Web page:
Tuesday morning here in Nashville had a surreal quality that we will remember for a long time.
At 12:45 am, I woke to the sound of my phone’s weather alert—a tornado warning—and by the time I turned on the TV (after two minutes of trying to use my phone as a remote control), I found that the meteorologists were talking a lot faster than normal for one of these things. They were talking IN ALL CAPS, pointing hard at their pixelated radar maps and saying things like “This is real. This is a large tornado on the ground.” Get to a bathtub, a closet, a basement—put some pillows on your head, a blanket—“they will comfort you, that’s what they’re there for,” the guy on Channel 4 actually said.
They all agreed that the path of the pixelated radar map blob was going straight across Nashville, along I-40 east toward Cookeville, 50 miles an hour.
Trouble that comes in the night is a special kind of terror. My house was not in the path, but our MDK office in Germantown was. The murky night photos coming out of the neighborhood showed buildings I pass every day, demolished. I saw dim drifts of debris filling the streets that we wander when we need a cupcake from the Cupcake Collection. My worry was that our building on Taylor Street would be one of those demolished buildings.
An email from Robert, our building’s manager, let all of us tenants know that our building was OK. At two in the morning, he had gone to check it out, having wandered from his home nearby—windows blown out—past two neighboring houses that had been flattened. This kindness—putting us all at ease when he knew we were all awake and worried—moved me deeply.
Once the sun rose, bringing an absurdly blue March morning, I watched the coverage as the dawning horror of it all reached us. A tornado moving at 50 miles an hour can go from west Nashville to Cookeville, three counties over, in about an hour. Urban to rural, right along the interstate, plowing up neighborhoods and schools all the way. The wanton ruin of it all—who’s safe and who’s not—none of it made a bit of sense.
How to Help
Many of you have generously asked how you can help out here in Nashville (and the region, really—Putnam County to the east has lost 16 people and entire neighborhoods). Money is the thing that can help from a distance, so here’s a good list of organizations to consider.
Nashville Tornado: How to Help, Where to Get Help https://t.co/YMe4ZCPREM
— Jason Isbell (@JasonIsbell) March 3, 2020
Feeding People, a Nashville Specialty
As the day ground on, we started to hear reports about the people of Nashville who began what is going to be a long recovery. Clearing streets, restoring power to 50,000 people, finding all the missing people, tending to the hurt, consoling the families of the 25 lost. Midafternoon, an email arrived from Tallu Quinn, the head of the Nashville Food Project, with an update to her army of volunteers. She wrote:
Good afternoon to our amazing volunteers! I pray you are safe today, and thanks for all the calls, texts and emails. We are working on getting full power restored to the California Ave. kitchen. Currently it’s back up and running on a generator at limited power. Our staff and vehicles have been on the streets today sharing cold meals to emergency shelters and neighborhood recovery hubs in North and East Nashville. Before bedtime tonight, we anticipate having a full relief effort plan for the remainder of the week/weekend that will include extra prep times, cook sessions, and meal service into the community. We will email all our volunteers with this info in case you are in a position to plug in somewhere. We are also trying to keep our social media and website up to date, so please check there. As you know, a helpful, coordinated effort takes a bunch of layers of communication with many partners and stakeholders, so thanks for your patience. More from us soon! With love and thanks for everything, tallu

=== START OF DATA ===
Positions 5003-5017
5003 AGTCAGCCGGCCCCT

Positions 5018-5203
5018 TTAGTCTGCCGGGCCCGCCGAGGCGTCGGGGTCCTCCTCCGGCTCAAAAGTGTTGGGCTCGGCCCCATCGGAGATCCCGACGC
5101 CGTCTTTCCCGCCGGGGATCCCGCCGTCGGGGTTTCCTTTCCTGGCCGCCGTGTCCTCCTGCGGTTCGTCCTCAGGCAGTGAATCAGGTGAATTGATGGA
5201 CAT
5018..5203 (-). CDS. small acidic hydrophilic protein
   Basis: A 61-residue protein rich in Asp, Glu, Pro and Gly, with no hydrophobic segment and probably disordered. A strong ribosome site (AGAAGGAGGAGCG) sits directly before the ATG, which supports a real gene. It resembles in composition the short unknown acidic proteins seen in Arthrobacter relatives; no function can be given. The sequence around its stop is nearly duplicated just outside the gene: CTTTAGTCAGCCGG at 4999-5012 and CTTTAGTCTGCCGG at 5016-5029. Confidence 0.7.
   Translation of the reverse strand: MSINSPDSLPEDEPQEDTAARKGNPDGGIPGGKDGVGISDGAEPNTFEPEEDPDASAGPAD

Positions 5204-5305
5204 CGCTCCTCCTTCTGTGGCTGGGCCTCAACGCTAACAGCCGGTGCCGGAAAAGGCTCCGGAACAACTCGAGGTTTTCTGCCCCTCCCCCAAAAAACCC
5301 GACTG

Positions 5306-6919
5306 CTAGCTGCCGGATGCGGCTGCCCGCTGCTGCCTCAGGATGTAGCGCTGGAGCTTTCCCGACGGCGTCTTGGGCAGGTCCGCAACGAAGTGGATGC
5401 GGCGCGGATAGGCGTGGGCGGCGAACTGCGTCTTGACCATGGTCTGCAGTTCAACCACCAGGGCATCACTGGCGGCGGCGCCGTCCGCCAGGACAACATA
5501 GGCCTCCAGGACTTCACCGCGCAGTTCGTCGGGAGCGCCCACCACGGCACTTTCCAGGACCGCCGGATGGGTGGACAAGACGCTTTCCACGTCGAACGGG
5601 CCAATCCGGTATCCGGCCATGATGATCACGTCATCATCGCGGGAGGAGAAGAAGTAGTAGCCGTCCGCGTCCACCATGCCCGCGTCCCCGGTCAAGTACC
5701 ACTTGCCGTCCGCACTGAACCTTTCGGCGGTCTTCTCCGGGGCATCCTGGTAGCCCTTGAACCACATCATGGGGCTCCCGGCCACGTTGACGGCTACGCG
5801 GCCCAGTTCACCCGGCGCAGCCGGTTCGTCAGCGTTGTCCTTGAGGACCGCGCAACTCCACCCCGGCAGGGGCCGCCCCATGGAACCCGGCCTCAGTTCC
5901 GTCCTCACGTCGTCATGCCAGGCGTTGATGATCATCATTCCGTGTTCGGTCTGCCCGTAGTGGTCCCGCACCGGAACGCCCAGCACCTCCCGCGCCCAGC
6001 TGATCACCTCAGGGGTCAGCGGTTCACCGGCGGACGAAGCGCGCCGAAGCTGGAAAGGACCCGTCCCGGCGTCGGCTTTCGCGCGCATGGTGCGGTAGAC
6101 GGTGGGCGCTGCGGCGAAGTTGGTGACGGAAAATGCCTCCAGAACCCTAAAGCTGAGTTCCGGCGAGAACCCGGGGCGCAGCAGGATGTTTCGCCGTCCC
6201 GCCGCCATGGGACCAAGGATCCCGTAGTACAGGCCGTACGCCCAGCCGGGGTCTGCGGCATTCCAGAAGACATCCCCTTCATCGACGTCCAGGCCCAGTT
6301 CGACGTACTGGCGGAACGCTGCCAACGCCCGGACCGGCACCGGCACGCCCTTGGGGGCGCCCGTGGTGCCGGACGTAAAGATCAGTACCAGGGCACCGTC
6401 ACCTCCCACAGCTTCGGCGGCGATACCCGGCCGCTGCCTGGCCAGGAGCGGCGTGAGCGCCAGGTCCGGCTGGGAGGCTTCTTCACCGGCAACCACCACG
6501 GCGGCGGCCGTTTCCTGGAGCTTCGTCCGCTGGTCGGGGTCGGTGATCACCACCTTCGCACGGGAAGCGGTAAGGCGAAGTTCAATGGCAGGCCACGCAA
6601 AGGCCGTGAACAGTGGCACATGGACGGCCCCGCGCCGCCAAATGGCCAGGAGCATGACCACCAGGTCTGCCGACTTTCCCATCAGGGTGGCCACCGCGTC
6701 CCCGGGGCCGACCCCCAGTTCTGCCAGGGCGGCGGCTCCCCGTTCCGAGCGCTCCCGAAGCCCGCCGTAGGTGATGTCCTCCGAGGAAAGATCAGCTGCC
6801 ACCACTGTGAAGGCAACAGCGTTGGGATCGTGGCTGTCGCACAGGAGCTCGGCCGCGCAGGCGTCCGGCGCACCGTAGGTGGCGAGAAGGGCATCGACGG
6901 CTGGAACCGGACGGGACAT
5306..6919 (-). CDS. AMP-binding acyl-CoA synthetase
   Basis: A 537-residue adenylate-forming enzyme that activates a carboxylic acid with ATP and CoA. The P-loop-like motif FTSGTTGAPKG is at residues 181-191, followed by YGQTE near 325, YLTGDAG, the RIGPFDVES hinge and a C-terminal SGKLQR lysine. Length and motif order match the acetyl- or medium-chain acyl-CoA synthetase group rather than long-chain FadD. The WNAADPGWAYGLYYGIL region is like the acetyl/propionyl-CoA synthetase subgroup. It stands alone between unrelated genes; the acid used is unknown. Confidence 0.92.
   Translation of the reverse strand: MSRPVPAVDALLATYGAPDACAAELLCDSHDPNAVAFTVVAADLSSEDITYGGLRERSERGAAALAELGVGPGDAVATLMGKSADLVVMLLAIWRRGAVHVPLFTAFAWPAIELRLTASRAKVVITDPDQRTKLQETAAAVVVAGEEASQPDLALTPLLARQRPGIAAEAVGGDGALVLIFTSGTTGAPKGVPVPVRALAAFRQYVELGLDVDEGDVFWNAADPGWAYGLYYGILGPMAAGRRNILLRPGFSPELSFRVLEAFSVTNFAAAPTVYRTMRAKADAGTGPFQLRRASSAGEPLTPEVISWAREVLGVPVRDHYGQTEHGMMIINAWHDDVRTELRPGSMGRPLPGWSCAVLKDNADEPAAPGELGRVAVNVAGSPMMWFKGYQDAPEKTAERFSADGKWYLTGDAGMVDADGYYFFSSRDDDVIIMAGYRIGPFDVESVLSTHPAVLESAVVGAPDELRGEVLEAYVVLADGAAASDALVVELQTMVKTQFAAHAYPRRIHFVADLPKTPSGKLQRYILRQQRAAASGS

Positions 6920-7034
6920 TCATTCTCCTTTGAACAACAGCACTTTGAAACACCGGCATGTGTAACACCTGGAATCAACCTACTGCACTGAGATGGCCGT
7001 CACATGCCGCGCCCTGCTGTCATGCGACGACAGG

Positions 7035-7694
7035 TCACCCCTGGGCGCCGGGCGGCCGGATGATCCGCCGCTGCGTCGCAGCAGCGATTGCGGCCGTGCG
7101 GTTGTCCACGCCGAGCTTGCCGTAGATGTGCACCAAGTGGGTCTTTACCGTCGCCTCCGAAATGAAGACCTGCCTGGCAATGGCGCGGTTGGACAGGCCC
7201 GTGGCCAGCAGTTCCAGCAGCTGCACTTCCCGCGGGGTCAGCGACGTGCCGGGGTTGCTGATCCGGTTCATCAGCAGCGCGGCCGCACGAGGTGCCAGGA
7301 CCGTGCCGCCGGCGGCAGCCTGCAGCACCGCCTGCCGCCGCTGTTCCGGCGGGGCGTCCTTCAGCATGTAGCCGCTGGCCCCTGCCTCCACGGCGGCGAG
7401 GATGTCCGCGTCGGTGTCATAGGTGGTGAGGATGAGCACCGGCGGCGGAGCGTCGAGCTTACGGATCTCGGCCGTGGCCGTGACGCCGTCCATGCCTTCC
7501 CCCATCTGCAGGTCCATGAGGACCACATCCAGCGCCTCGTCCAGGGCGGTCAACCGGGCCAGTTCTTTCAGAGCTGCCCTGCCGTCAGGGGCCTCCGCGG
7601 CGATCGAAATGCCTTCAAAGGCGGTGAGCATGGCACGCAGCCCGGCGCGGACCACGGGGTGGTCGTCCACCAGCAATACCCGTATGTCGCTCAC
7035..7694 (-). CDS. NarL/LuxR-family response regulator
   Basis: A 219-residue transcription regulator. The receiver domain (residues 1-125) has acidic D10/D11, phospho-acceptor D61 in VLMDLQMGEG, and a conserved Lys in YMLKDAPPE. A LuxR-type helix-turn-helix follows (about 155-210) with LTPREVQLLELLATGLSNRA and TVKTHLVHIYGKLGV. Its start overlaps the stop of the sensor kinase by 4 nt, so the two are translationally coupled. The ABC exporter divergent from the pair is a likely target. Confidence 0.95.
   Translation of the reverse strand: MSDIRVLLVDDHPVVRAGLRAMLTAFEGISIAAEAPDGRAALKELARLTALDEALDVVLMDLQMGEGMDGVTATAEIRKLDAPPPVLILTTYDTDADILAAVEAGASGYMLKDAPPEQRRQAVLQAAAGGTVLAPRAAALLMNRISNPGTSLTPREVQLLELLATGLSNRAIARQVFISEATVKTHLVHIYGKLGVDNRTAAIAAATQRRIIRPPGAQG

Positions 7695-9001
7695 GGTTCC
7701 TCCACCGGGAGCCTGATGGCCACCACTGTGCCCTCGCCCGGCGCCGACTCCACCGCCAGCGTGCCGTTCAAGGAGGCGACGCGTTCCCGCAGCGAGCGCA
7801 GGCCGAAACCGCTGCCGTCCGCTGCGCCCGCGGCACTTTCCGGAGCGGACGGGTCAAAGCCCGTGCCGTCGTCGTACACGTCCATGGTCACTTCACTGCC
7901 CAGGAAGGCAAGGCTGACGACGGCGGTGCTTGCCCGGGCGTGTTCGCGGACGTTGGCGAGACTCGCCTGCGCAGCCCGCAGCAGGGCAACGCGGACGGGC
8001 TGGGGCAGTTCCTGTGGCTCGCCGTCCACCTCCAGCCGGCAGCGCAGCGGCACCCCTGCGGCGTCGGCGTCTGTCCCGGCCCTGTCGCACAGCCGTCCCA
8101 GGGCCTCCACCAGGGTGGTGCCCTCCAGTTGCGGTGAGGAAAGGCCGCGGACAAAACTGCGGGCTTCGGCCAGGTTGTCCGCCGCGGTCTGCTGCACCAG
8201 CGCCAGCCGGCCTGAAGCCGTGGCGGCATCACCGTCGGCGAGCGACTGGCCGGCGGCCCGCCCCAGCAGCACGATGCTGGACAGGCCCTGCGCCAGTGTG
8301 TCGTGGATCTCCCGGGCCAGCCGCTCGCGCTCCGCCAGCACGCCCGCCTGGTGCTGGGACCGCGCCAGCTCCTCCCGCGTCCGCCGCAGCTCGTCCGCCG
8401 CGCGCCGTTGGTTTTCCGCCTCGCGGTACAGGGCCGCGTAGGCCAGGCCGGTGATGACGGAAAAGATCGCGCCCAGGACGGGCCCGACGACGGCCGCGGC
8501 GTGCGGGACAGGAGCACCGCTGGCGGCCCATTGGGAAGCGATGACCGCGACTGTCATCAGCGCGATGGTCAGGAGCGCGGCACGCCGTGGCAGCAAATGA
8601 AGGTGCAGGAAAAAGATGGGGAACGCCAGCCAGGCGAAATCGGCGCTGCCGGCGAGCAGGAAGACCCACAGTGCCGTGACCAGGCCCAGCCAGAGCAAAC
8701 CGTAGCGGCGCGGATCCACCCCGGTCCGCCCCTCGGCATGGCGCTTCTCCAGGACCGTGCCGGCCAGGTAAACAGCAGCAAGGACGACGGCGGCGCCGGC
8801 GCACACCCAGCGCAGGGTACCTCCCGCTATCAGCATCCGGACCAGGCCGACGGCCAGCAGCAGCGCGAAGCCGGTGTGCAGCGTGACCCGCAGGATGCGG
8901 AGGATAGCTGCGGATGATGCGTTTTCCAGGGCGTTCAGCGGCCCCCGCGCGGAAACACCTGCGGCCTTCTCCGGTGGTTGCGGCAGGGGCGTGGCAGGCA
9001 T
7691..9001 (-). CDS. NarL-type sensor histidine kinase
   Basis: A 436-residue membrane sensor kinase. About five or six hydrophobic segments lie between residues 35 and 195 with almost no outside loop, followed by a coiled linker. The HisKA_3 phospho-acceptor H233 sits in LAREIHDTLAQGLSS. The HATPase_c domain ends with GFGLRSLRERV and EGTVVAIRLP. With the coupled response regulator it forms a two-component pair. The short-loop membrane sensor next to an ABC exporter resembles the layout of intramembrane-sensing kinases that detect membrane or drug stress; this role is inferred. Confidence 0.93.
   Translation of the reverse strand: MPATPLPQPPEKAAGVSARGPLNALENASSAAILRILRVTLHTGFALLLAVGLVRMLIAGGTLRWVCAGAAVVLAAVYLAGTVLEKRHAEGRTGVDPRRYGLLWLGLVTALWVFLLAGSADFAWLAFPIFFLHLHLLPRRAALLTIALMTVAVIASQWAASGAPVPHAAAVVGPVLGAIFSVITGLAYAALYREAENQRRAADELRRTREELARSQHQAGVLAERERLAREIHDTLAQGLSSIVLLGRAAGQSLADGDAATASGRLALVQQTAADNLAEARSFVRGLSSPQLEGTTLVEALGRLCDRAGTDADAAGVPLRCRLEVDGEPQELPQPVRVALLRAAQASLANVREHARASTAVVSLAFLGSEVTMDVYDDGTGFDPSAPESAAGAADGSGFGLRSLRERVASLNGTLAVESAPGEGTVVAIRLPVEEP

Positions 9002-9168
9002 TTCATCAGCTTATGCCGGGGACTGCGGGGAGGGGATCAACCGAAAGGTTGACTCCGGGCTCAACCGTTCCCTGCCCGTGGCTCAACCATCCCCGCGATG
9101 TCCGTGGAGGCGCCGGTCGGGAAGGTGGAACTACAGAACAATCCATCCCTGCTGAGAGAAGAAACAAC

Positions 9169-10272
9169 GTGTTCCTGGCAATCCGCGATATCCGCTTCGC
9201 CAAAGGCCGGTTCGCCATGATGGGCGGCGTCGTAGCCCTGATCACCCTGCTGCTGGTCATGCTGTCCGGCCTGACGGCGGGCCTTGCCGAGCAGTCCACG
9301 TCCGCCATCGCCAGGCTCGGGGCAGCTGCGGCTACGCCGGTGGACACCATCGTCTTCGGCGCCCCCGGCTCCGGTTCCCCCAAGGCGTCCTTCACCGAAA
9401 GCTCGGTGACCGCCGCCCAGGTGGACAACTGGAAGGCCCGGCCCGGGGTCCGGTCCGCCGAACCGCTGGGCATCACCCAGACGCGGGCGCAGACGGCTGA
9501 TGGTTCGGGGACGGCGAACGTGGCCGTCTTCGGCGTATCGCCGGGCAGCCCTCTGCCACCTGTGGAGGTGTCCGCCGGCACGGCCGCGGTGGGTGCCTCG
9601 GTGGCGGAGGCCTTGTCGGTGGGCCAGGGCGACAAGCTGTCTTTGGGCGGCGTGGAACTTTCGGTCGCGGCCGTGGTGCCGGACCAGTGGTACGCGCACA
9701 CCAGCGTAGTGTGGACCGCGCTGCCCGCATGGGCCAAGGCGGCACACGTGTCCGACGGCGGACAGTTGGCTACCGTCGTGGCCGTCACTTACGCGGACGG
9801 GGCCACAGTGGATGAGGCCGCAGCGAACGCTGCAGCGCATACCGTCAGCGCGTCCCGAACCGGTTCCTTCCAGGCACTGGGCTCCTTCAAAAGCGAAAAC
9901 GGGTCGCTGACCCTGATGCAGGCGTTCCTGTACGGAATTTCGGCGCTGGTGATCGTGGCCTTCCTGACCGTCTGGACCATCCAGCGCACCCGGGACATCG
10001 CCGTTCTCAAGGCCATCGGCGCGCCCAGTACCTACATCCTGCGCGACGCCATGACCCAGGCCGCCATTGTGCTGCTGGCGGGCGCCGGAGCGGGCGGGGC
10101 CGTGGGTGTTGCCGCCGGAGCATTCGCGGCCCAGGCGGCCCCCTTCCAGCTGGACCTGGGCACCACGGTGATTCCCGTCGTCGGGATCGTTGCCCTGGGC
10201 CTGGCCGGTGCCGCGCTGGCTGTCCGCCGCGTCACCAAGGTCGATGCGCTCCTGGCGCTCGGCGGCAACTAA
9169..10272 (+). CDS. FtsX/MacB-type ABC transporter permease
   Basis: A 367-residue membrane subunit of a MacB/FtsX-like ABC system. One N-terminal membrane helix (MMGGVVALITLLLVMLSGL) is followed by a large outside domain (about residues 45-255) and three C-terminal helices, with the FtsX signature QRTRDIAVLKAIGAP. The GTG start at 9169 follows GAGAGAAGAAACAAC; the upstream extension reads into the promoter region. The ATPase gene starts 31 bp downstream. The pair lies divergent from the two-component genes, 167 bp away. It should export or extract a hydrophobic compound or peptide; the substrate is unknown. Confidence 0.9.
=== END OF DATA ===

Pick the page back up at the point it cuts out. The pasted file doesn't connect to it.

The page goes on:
The Nashville Food Project is an organization that works on multiple levels to feed people, educate children, and make Nashville a better place, so it’s a worthy group. They’re feeding the responders and displaced folks right now, and lots of other people most days of the week, too.
Thank you to everyone who checked in on MDK. We can’t get into our building yet, so we’ll resume shipments as soon as possible.
We are heartsick about what came to Nashville in the middle of the night, but I have to say: this is a resilient city. There’s a lot of love. If anybody wants to know what a Super Tuesday really looks like, just watch the news about Nashville right now.
And yes, The Cupcake Collection is still there.
Cupcake Collection. One of the best businesses (black owned or otherwise) in Nashville survived. pic.twitter.com/A1urvsISqf
— Sandra Bae O'Connor, J.D. (@BlackDebutante) March 3, 2020
They’re famous for their sweet potato cupcake, but really, they’re all good.
PS Thank you to Elke Hoffman, a wonderful staff member at Nashville Food Project, for the photo up top. Here’s another, with East End United Methodist Church. And here’s a story about that congregation and how they’re responding to the destruction of their church. Spoiler alert: they’re going to be OK.